Monday, November 29, 2021
EditorialsEditorial: Prevent humanitarian crisis in Afghanistan

Editorial: Prevent humanitarian crisis in Afghanistan

Published: 21st Oct 2021 12:00 am | Updated: 20th Oct 2021 10:23 pm

While there is a need for coordinated efforts to prevent the humanitarian crisis from spinning out of control in Afghanistan, the international community should not be in a hurry to recognise the Taliban regime because it is yet to fulfil its promises on providing an inclusive government and protecting the rights of women and minorities. The ‘Moscow Format’ meeting, now underway in the Russian capital, provides an opportunity for the regional influencers, including India, to persuade the new rulers in Kabul to accept the international norms of governance and ensure justice for all sections in the war-torn country. Unfortunately, the conduct of the Taliban, ever since it captured power in the first week of September, has been a story of broken promises and ruthless control. Several sections of people, particularly the working women and girl students, have been living in the grip of fear. As the Moscow meet provides an occasion for the Indian delegation and Taliban representatives to come face-to-face for the first time after the regime change, the focus must be on tackling the worsening security situation and the formation of an inclusive government in Afghanistan. The need for a concerted fight against drug trafficking and terror threats emanating from Afghanistan also remains a priority for the global community. This is the first edition of the ‘Moscow Format’ on Afghanistan since the Taliban stormed to power and is being attended by India, USA, Afghanistan, China, Pakistan, Iran and Central Asian states. Established in 2017 as a six-party mechanism involving Russia, Afghanistan, India, Iran, China and Pakistan, it was later expanded with the inclusion of more countries.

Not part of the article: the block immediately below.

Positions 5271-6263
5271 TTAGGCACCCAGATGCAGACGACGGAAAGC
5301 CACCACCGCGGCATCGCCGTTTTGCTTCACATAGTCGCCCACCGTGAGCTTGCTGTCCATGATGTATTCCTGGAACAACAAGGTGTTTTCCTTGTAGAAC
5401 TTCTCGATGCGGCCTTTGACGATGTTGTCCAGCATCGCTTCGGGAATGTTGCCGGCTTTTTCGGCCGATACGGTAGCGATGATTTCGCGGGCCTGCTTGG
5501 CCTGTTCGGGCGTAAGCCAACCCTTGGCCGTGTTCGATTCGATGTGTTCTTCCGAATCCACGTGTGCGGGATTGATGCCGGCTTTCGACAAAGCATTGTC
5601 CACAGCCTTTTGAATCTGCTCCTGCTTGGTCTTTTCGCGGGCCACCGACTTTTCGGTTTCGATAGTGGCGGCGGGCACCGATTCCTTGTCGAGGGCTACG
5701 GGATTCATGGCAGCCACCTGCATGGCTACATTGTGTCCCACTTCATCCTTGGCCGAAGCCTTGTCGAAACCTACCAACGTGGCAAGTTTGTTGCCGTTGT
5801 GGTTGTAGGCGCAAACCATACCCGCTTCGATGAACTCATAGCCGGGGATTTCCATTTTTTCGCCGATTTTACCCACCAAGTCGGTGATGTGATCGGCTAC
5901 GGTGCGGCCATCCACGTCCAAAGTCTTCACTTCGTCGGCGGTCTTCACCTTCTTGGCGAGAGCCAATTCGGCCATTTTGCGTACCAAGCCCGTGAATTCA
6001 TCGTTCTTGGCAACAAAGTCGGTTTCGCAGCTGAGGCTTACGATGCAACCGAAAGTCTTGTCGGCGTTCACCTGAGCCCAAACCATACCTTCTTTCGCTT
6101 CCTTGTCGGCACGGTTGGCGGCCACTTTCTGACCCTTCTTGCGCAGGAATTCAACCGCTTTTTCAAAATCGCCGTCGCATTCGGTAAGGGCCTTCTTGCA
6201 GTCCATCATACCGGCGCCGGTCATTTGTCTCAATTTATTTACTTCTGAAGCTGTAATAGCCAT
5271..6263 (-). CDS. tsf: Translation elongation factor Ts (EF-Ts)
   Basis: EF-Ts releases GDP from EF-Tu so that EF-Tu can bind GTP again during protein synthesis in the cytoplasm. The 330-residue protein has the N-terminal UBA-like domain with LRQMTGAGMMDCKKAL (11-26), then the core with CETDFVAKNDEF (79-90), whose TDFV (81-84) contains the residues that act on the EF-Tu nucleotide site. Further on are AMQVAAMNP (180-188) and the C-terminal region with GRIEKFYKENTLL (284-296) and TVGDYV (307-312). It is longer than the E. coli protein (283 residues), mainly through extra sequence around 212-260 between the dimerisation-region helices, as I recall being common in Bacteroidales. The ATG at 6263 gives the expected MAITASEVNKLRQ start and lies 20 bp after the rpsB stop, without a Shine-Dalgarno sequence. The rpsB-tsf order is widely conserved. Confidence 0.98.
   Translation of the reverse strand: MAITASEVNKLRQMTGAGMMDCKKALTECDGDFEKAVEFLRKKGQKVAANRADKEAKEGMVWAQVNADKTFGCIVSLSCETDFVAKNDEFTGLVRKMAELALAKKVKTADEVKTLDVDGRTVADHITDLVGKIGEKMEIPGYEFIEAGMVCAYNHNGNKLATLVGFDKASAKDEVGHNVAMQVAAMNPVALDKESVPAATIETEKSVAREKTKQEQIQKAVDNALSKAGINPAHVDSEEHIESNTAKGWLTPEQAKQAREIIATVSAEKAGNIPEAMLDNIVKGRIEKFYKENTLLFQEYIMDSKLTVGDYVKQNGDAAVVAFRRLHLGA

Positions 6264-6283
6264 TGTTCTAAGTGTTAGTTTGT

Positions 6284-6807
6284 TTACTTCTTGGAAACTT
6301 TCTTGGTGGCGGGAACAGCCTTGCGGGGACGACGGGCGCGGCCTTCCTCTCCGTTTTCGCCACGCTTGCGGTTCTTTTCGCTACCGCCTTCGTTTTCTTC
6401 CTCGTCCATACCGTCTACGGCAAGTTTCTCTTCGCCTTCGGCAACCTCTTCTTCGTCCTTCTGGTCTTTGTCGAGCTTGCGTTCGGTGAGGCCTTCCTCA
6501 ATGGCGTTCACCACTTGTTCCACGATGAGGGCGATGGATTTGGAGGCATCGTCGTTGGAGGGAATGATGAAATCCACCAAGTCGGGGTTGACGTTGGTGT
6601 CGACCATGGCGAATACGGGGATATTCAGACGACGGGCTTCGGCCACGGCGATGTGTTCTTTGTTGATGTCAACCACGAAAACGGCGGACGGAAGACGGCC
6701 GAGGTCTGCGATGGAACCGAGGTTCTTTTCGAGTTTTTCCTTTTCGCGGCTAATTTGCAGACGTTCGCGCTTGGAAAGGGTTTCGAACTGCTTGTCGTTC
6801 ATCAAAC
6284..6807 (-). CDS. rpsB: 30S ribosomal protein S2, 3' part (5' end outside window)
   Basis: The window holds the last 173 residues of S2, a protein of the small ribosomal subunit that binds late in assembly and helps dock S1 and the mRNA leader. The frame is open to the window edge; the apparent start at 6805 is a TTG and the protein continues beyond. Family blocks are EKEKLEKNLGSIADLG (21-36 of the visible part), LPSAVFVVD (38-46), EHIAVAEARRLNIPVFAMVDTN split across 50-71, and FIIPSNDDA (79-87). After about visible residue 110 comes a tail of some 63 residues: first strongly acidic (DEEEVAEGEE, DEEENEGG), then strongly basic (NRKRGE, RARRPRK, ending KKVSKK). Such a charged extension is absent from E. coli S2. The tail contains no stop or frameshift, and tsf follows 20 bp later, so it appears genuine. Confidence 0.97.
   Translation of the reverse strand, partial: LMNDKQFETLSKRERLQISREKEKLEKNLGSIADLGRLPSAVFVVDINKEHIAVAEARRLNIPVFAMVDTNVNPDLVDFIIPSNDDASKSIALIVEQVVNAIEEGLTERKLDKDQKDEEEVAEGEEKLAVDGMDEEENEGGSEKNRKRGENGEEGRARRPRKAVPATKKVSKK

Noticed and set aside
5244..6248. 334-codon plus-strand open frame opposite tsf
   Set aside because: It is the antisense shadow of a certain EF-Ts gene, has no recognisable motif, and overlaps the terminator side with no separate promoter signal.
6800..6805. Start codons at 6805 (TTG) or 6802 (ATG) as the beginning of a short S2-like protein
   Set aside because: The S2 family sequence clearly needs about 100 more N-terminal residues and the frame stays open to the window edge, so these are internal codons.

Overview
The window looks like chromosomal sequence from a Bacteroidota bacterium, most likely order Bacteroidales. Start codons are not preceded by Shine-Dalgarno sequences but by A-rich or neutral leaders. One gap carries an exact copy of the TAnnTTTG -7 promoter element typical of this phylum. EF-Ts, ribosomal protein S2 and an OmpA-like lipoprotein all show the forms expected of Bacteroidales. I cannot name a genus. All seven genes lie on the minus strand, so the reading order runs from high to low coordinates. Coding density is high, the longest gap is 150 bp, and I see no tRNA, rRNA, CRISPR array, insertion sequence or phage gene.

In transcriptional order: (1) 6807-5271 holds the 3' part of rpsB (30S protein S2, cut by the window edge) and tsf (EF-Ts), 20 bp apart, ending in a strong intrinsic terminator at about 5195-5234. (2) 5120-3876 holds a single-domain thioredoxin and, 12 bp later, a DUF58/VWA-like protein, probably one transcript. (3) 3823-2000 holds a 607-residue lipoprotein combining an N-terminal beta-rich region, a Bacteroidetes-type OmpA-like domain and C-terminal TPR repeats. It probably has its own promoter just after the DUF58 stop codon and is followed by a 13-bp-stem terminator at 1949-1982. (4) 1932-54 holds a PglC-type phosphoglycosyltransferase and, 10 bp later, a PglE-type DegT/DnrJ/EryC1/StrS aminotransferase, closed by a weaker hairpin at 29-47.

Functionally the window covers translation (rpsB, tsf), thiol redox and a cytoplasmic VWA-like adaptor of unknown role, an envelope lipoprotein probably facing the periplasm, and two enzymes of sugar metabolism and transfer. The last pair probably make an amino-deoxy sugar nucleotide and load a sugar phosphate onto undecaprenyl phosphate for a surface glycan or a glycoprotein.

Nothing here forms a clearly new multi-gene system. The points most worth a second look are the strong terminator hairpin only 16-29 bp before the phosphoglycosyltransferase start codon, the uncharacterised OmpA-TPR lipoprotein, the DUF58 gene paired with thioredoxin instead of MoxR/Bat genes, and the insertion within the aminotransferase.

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The Moscow event is significant for several reasons. It represents the participants’ symbolic acknowledgement that the Taliban is Afghanistan’s de facto leader who must be pragmatically engaged in the interests of peace and stability. This is especially important for India and Iran, which have been very suspicious of the group since its takeover of the country. There is also greater appreciation now about the need for averting a major humanitarian crisis in Afghanistan, the signs of which are already there. The failure to act can lead to large-scale refugee flows into the neighbouring countries. It can also destabilise the fragile situation in the post-war country and thus create space for terrorist groups like ISIS-K and others to expand. The ‘Moscow Format’ is expected to discuss practical means for addressing these concerns without extending formal recognition of the Taliban. A possible formula could be promises of additional aid in exchange for the Taliban making good on their earlier promises of giving fair representation to all ethnic groups and protecting the rights of women and minorities. International aid should assist in Afghanistan’s post-war reconstruction.


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